(It’s a shame to have to do this.  But I try to be a just man, whatever the gossips may say; I can’t exempt myself from my own orders.  I admire the shirt that the girl brings back so proudly, the silk spotless and smooth in my hands, full of that fresh-laundry smell that reminds me of home. 

“Stay,” I say softly.  I lay it down at the farthest end of the room, take off the clothes I’m wearing and lay them on top of it, then gesture her over to the bed, smiling.

She smiles back, a little startled; I have a reputation for never seducing maids.  She hesitates at first her hands pausing at her buttons, and then she undresses more steadily when I nod yes, she understood correctly.  Now she giggles nervously as she strokes my shoulder, her glances shy, her pubis brushing faintly against mine.  Her shyness very nearly softens my resolve.  I laugh just as nervously and wish that I shared her expectations.  Then I whip the knife from under the pillow so fast that her eyes barely have time to widen before the lids flutter and close again.  I step back from the gushing blood.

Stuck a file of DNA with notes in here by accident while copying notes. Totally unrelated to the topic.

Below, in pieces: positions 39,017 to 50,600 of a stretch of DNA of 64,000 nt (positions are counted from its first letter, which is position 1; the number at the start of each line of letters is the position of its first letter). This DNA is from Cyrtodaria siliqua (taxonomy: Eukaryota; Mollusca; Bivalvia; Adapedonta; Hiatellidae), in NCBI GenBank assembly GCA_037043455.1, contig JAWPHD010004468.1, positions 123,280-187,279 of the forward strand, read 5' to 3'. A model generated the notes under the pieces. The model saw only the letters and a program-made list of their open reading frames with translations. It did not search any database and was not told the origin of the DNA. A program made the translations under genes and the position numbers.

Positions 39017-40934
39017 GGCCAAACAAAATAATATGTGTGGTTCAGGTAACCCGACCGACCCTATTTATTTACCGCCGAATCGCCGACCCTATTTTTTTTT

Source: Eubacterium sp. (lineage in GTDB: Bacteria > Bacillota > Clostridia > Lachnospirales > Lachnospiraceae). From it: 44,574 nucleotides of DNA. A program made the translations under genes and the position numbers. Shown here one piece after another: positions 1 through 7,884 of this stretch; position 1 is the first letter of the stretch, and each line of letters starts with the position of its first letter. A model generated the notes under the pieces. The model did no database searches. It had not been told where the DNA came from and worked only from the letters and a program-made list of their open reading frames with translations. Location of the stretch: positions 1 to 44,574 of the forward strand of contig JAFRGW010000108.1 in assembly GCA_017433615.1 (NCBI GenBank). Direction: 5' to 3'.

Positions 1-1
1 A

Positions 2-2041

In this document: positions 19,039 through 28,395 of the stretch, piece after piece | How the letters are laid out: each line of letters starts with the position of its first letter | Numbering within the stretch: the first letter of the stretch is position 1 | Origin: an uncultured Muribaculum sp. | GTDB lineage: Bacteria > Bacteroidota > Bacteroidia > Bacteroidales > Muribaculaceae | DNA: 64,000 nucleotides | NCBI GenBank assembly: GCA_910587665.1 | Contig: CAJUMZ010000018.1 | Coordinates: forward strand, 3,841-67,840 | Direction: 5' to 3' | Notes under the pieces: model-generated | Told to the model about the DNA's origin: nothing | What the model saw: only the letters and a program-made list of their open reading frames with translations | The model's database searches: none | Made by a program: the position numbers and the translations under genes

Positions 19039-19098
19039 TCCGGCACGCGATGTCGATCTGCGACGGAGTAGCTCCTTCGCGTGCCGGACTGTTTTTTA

I have this much grace at least, that I can make a death as fast as I can make it slow.  The blade went straight under her sternum and into her heart; it only took seconds.

The blood keeps spreading; I have to keep stepping back.  I grab a blanket and wrap it around my spattered body, so that when I pick up my clothes, with my clean left hand, not a stain falls on them.  Then I have to tread in the flow to get through the door to the bath.  Thank God we’re moving out this very night, and I don’t have to worry about sleeping in that bed.

I will just have to get used to washing my own shirts again.  But it’s not like I never learned how.)